Green Homeowner’s Insurance: Eco Fad or Must-Have?
A new trend in homeowner’s insurance policies is green coverage, which allows homeowners to rebuild a damaged home to green standards by covering the costs of environment-friendly materials and energy-efficient replacement products.
“The advantages include a possible reduction in premium if the home being insured is already considered green. These policies typically cover the higher costs associated with green building,” said Samantha Reeves, senior mortgage and home buying professional with Veterans United Home Loans. “The downsides are that there may be limits on how much is covered and it’s still relatively new on the market.”
Not every state offers green homeowner’s insurance.
“Green homeowner’s insurance is a niche area,” Reeves told MainStreet. “A potential homeowner interested in green homeowner’s insurance should get several quotes for green and standard homeowners insurance and then make an educated decision on what policy will best meet their specific needs.”
Other ways to secure lower rates include installing a safety alarm and deadbolts, installing a locking fence around swimming pools or hot tubs, replacing an old or worn roof, upgrading plumbing and electrical systems and purchasing both home and car insurance through the same company.
Those in Florida, Texas and Louisiana may want to snag as much savings as possible given that those states have the highest homeowners insurance premiums in the nation, according to the National Association of Insurance Commissioners, which pinned Florida’s rate at $1,534 annually.
That’s because insurers typically charge more for policies where there is a higher risk of catastrophic damage from hurricanes, tornadoes, ice, hail storms and wildfires.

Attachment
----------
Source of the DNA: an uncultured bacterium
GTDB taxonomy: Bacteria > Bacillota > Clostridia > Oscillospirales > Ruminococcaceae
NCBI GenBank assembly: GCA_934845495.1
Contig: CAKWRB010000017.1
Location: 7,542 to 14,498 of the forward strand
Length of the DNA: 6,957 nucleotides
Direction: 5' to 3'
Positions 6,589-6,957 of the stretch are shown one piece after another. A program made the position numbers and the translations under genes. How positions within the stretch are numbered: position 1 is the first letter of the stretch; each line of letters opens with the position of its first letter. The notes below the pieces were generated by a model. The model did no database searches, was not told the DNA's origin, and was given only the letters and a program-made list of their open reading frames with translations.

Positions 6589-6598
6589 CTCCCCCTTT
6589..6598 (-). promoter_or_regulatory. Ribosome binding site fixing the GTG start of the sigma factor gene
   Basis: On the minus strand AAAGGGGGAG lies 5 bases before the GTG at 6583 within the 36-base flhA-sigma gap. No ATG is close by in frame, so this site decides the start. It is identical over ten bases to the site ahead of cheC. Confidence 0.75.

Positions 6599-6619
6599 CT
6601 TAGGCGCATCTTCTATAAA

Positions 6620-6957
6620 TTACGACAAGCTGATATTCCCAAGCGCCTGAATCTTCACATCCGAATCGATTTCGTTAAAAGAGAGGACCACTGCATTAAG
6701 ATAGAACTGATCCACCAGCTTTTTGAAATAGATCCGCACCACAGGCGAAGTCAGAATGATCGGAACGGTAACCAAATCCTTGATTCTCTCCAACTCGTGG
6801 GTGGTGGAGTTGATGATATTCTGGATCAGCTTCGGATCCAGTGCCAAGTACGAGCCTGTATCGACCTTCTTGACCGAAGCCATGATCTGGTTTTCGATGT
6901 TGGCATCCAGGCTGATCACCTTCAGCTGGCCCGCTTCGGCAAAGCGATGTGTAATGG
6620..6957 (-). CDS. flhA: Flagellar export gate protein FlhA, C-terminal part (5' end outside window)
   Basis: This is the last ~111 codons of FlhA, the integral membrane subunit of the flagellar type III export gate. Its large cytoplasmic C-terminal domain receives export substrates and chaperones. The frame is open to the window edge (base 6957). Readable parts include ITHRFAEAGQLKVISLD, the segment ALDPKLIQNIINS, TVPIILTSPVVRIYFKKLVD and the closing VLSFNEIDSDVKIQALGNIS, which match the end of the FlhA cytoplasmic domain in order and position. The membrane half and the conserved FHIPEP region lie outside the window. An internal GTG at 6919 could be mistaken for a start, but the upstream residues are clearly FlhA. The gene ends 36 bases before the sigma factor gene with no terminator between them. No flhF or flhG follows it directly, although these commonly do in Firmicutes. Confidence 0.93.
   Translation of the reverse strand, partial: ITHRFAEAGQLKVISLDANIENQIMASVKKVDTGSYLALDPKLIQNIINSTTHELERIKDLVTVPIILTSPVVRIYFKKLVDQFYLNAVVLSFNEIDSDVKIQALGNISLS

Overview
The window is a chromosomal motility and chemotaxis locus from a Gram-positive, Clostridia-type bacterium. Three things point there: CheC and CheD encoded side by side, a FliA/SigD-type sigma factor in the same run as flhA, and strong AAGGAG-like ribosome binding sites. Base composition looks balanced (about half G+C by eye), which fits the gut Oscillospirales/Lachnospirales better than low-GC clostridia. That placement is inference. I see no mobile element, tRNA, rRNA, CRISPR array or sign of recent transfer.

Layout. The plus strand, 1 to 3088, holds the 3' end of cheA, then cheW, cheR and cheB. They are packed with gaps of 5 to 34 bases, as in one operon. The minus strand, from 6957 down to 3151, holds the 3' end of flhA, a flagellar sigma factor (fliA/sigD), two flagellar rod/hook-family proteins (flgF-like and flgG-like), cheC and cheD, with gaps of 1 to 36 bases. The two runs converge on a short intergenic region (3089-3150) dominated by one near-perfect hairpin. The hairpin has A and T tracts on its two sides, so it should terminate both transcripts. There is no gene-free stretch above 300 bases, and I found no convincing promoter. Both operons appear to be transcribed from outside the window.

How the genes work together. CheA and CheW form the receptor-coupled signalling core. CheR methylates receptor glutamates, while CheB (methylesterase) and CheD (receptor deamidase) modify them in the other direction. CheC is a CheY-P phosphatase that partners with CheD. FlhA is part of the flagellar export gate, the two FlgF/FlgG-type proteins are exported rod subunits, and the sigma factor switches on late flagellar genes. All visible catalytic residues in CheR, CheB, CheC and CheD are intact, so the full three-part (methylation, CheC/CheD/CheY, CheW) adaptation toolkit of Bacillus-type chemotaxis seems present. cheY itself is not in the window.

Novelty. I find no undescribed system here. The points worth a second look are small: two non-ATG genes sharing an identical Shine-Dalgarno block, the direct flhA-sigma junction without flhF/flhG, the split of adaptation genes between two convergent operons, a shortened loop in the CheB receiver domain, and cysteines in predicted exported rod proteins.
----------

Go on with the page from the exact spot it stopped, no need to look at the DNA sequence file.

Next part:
“Insurance companies love safety and hate danger, so they’re often willing to offer lower rates to customers with well-made homes in safe areas,” said Jessi Hall, a home buying consultant for Veterans United Home Loans in Columbia, Missouri.
“Not every company is licensed to operate in each state,” said Michael Barry, vice president with the Insurance Information Institute. “You should buy from a company licensed in your state because then you can rely on your state insurance department to help if there’s a problem.”
The standard home insurance policy doesn’t typically include flood insurance or earthquake damage, and pricing of a policy can depend on square footage, the home’s construction, amount of crime in the area, location of fire hydrants and whether the neighborhood has a fire department nearby.
Hall advises homeowners and potential homeowners to consult with their lender.
“Your lender will know what insurance is required for your area and property,” Hall told MainStreet. “You can always choose to add greater coverage.”
While homeowner’s insurance covers a home in the event of weather or man-made disasters and offers protection from lawsuits where there is a third party involved, a home warranty program offers protection for major appliances, plumbing and electrical units provided that repairs meet the terms and conditions of the home service contract.
“In order for a product to be considered insurance, it must involve a transfer of risk to an insurer from a policyholder in exchange for a certain premium payment,” Barry said. “Warranties are different in that they only pay out if a specific event occurs and they are not considered insurance.”